The 5 Golden Rules of Goal-Setting
It's called hard work because it is hard. If it were easy, everyone would do it.
As entrepreneurs, we dream of being our own boss, breaking away from corporate restrictions and pursuing our passion as a business venture. We work long hours, often sacrificing family time and other obligations to do what we feel is in our blood. Being an entrepreneur isn't for everyone, but once we start on that journey, we're not turning back -- no matter how bumpy the road gets.
If being an entrepreneur is your goal, congrats. Now, what? Start writing down your goals. Having a target, or milestones, to reach becomes critical in your ability to achieve more. In fact, looked at in one study were more productive than their counterparts, according to Workboard. From the same source: 69 percent of companies surveyed said that communication business goals are the most effective way to build a high-performance team.
However, when you are in business for yourself, there's no one to hold you accountable or keep you on track. You are now that person; therefore, you must be disciplined enough to follow through in every aspect. Goals are a way to measure your level of success -- they give you focus, direction and a sense of purpose while providing you a tangible benchmark to determine if you're actually succeeding.
How do any of us define success? It's a relative term. For some of us, it's about how much money they can make. For others, it's about how they're moving the needle forward, how many sales leads they have or the number of media interviews they can get. For me, it all starts with the conditions I've set for achieving my own definition of "satisfaction": the ability to make money, grow professionally and have fun doing it.
Entrepreneurs often set expectations incredibly high and the goals they set are designed to match those lofty expectations. But how do we entrepreneurs know if the goals we're setting for ourselves are realistic and even attainable?
When you set a goal, it has to mean something, and there has to be a value to achieving it. If the outcome is of little to no importance to you, then the chances of your putting in the work are next to none. In fact, 93 percent of people can't translate goals into actions if the goals are irrelevant to them.
So, start with the goals that are highest on your priority list. It's easy to be overwhelmed by everything that needs to be done, so start simple. We live in a "snack-sized" world, meaning that we are able to digest information in short bites and shut down when we receive too much.
Break down your goals into your top three, or top five, overall goals, the ones with the highest sense of urgency. If it helps, write down why they're valuable to you. I sometimes write these goals down because, a) the list becomes a tangible reminder of what needs to be done; and b) I need the visual aids to help me focus. As every entrepreneur knows, we have a lot of things on our minds, so there's nothing wrong with having a little help.
You may have heard of these already, but it's always useful to have a refresher. If you haven't heard about this acronym, here's what it stands for:
I asked a few business acquaintances about how they set goals and received a response from Jason Forrest, CEO of Forrest Performance Group who told me, "If you don't have clearly defined goals, you procrastinate. Think about the results you want to achieve -- what activities do you need to do for the results?"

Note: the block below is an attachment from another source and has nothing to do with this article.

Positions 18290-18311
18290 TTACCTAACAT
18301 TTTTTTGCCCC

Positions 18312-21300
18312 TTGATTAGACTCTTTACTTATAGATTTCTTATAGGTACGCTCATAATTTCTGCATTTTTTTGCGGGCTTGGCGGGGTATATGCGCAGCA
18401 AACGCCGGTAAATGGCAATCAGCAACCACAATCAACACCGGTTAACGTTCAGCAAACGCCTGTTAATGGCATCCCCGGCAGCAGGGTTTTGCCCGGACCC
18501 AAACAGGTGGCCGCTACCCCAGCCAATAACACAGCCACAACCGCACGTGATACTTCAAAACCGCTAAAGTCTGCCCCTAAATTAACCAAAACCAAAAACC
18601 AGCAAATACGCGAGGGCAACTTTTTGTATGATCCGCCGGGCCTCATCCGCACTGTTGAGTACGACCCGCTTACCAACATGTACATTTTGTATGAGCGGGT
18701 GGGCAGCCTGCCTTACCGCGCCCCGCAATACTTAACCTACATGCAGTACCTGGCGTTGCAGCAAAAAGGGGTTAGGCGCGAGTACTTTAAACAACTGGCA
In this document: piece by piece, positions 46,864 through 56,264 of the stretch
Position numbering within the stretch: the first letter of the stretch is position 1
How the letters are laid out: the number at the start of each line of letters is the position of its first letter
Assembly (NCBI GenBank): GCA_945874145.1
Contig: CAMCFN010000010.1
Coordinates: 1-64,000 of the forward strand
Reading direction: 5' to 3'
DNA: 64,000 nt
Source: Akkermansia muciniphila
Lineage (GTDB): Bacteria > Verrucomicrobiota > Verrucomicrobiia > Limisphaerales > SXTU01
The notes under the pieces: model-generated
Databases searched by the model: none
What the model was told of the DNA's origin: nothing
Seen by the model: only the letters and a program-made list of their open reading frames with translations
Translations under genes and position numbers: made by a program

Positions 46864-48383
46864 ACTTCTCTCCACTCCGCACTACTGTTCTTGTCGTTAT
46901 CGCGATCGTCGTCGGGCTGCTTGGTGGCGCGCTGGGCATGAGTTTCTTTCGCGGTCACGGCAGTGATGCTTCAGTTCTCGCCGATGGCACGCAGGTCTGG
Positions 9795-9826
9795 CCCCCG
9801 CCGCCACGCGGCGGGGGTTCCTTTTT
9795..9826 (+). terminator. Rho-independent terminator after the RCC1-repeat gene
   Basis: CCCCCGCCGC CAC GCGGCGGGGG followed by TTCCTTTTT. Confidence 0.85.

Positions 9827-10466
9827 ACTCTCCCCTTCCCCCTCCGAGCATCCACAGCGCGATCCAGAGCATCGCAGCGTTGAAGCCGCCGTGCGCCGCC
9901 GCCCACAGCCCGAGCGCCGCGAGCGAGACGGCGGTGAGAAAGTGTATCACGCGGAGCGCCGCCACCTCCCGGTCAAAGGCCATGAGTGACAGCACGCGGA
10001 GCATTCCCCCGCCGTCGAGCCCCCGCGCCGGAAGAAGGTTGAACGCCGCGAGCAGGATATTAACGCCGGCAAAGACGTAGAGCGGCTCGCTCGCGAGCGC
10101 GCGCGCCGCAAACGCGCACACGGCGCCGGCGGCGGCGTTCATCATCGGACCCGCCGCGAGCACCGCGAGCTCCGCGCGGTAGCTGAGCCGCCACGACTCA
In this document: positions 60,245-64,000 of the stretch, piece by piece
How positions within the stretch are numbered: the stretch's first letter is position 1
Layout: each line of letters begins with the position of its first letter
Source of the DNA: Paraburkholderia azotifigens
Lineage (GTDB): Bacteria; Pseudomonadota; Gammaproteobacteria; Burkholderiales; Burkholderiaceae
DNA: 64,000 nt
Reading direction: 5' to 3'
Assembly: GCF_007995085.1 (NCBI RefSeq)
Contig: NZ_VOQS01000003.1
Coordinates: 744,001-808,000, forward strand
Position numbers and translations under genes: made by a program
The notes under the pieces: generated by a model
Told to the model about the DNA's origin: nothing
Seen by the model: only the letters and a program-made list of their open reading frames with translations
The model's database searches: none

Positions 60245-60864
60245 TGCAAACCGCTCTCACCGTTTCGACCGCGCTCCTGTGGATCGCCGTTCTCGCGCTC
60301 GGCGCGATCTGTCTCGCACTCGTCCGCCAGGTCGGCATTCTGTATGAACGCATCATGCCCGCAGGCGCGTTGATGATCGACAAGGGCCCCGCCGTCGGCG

Measurable. Give yourself realistic deadlines to finish the task at hand. Adding specific dates, amounts, etc., makes your progress quantifiable. For example, instead of saying "Reduce expenses," say something like, "Reduce expenses by 10 percent in the next 12 months." That gives you a fixed amount, a time frame to complete your goal and visualize a finish line.
Relevant. Align your goals with the direction you want your life and career to take. Balancing the alignment between long-term and short-term will give you the focus you'll need.
Time-bound. Having a finish line will mean you'll get to celebrate when you accomplish your goal. Having set deadlines gives you a sense of urgency that is lacking when goals are open ended.
I start every day writing down a list of "to-dos," as well as print out a calendar with my meetings for the day. I keep these daily goals visible at all times and cross check the things I've accomplished to gauge where I stand at the end of the day. This is a best practice for me, because it makes things tangible and me accountable.
Your own long-term goals don't have to be spelled out quite as publicly, but you should keep them someplace where, every so often, you are reminded of where you want to go. Use an active voice when writing them down; for example, say, "I will increase my marketing budget." Using more passive language such as "I would like…" gives you an excuse to get sidetracked.)
It's easy to get so focused on the outcome that you forget the steps needed to achieve the outcome. You might go from A through Z, giving little thought to B, C, D and everything in between. So, write down all of the individual steps. This is your road map to executing your plan as flawlessly as possible.
Having a plan in place makes you official. Working the plan makes you successful. If you take the time to draw up a good plan, why not use it? It's tempting to keep changing your mind or to draw new plans when things go awry, but variables aren't an excuse not to stick to the plan. Trust your instincts.
One important piece of advice I've given is: Look long-term, but live short-term. It's really easy to think about the things you want and the money you can make, but those don't become possible without the here and now.
Don't get ahead of yourself. Trust your plan, work the plan, be flexible when handling variables and you'll get there. It's called hard work because it is hard. If it were easy, everyone would do it.